Update #1 October 27, 2013
Read our latest e-newsletter / BLOG at http://allowpetsincondos.wordpress.com/. Please spread the word about our petition via e-mail and social networking.
About this Petition
Join e-mail list at http://www.petsincondos.org/JoinEMailList.html
BLOG at http://allowpetsincondos.wordpress.com/
Please note that the signature count shown here is ONLY a partial count and does NOT include the signatures on paper petitions. Go to http://www.petsincondos.org/ to see the full count (updated monthly).
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Please join Citizens for Pets in Condos in our efforts to increase acceptance of companion animals in condos and other types of association-run housing. Our motto is "creating a win-win situation for people & pets."
Many thousands of people in Florida have been denied the opportunity to improve their health and well-being with pet companionship in dwellings they own. Most condo owners in south Florida live under no-pet deed restrictions. To a lesser extent, the issue of no-pet deed restrictions is troublesome in other parts of the country. Seniors and lower middle-class people who live in condos and other forms of common interest ownership communities want a change.
We want a law here like the one in Califoria that says "No governing documents shall prohibit an owner of a separate interest within a common interest development from keeping at least one pet within the common interest development subject to reasonable rules and regulations of the association."
As of November 2008 we had over 20,000 signatures. (We also collect signatures on paper. Paper petitions can be printed off from http://www.petsincondos.org/.) But we are pushing to get five times that many signatures in order to get a law with "teeth". Florida State Representative Julio Robaina has committed to help us again in 2008 to work for some pet-friendly legislation.
Click HERE to read about our current legislative effort - require only a simple majority to change pet rules. What happened to the Emotional Support Animal bill? Click HERE to find out.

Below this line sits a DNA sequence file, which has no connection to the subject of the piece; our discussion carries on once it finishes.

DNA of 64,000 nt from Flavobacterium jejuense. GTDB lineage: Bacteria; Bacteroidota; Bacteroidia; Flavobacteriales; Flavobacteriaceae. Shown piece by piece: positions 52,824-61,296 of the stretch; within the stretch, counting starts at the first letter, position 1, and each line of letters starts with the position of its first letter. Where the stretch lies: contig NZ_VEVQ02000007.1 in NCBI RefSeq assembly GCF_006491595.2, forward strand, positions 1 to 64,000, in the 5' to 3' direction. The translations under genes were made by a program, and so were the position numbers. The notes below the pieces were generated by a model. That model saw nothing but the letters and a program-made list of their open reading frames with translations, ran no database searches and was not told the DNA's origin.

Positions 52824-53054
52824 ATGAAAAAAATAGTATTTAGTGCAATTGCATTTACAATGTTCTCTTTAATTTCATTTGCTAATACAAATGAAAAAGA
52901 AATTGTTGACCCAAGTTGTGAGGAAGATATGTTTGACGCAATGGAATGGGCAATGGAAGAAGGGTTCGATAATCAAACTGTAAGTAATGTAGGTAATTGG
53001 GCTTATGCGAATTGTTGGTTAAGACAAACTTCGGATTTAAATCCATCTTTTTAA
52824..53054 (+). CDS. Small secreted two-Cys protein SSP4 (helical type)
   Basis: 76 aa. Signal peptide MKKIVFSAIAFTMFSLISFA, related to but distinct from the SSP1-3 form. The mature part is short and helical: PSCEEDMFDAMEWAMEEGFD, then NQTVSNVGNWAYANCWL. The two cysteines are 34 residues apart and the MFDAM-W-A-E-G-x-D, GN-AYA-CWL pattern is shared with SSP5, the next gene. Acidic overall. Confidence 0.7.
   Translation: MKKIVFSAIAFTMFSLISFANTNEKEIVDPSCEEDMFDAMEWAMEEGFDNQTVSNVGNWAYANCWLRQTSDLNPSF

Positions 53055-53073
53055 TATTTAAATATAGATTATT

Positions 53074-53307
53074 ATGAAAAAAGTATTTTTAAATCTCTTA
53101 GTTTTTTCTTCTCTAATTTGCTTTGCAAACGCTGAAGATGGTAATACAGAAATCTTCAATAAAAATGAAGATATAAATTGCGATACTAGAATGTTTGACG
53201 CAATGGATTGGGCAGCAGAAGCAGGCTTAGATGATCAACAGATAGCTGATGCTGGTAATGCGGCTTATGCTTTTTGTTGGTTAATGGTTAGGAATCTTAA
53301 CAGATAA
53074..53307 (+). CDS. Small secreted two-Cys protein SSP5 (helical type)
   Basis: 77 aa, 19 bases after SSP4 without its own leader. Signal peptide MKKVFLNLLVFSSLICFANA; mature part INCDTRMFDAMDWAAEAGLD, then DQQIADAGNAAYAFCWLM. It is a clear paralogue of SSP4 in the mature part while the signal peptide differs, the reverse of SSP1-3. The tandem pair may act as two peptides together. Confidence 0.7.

If you live in Florida, please contact your state-level (as opposed to your US/federal level) legislators. Tell them you want legislation (like they have in California) to allow pets in association-run housing. Go to http://tinyurl.com/2ya6vq to find your Florida legislators by zipcode. When we get 50,000 signatures, on paper and online, we will bring the results to the Flroida legislature.
You can help SPREAD THE WORD about our petition. To help you, our web site http://www.petsincondos.org has printable petition forms, flyers, and mini-ads that you can post and distribute. Bring them to your veterinarians office, groomers, pets stores, grocery stores, etc.
Many thousands of people have signed this petition to allow persons who own their homes to keep pets as long as they are responsible for any damage caused by their pets.
The prestigious Mayo Clinic reports on what scientists know about pets and your health:
"If you already have a pet, you likely know it takes a bit of work. But the work often pays off. Dogs need regular walks which gets you out walking, too. And the health benefits of walking are well documented. On the other hand, a pet may be able to sense your moods and seek you out when you need some care offering a warm nuzzle or, in the case of a cat, simply resting in your lap and purring. Here's how living with and caring for a cherished animal can positively affect your health:
Living with and caring for a pet may protect your heart after a heart attack. Scientists have found that people who owned dogs were more likely to be alive one year after a heart attack than were people who didn't own dogs.
Protect your heart and blood vessels and help you cope with stress.
In comparisons of the heart rate and blood pressure of people without pets versus those of pet-owners, people with pets had lower heart rates and blood pressure levels. An added benefit was that people with pets also had less increase in their heart rate and blood pressure when put under stress. Their blood pressure also dropped faster after a stressful event. People being treated for high blood pressure with an angiotensin-converting enzyme (ACE) inhibitor received additional blood pressure-lowering benefits while under stress if they also owned a pet.
Improve your mood and sense of well-being.
Studies of older adults have found that those who shared their lives with pets were less likely to experience depression, were better able to tolerate living alone, and were more active than were their counterparts who didn't have pets. In people with AIDS, those who owned pets experienced less depression than did people with AIDS who didn't have pets. Pets may also reduce feelings of loneliness among nursing home residents."
The Center for Disease Control similarly touts the health benefits of pet companionship: "Most households in the United States have at least one pet. Why do people have pets? There are many reasons. Some of the health benefits of pets are listed below. Pets can decrease your: Blood pressure Cholesterol levels Triglyceride levels Feelings of loneliness Pets can increase your: Opportunities for exercise and outdoor activities Opportunities for socialization"
Many groups support the health benefits of pet ownership. The American Veterinary Medical Association (AVMA) issued a statement supporting the health benefits of animal companionship for people. The Delta Society provides abstracts, articles, and bibliographies on the health benefits of animals to people.
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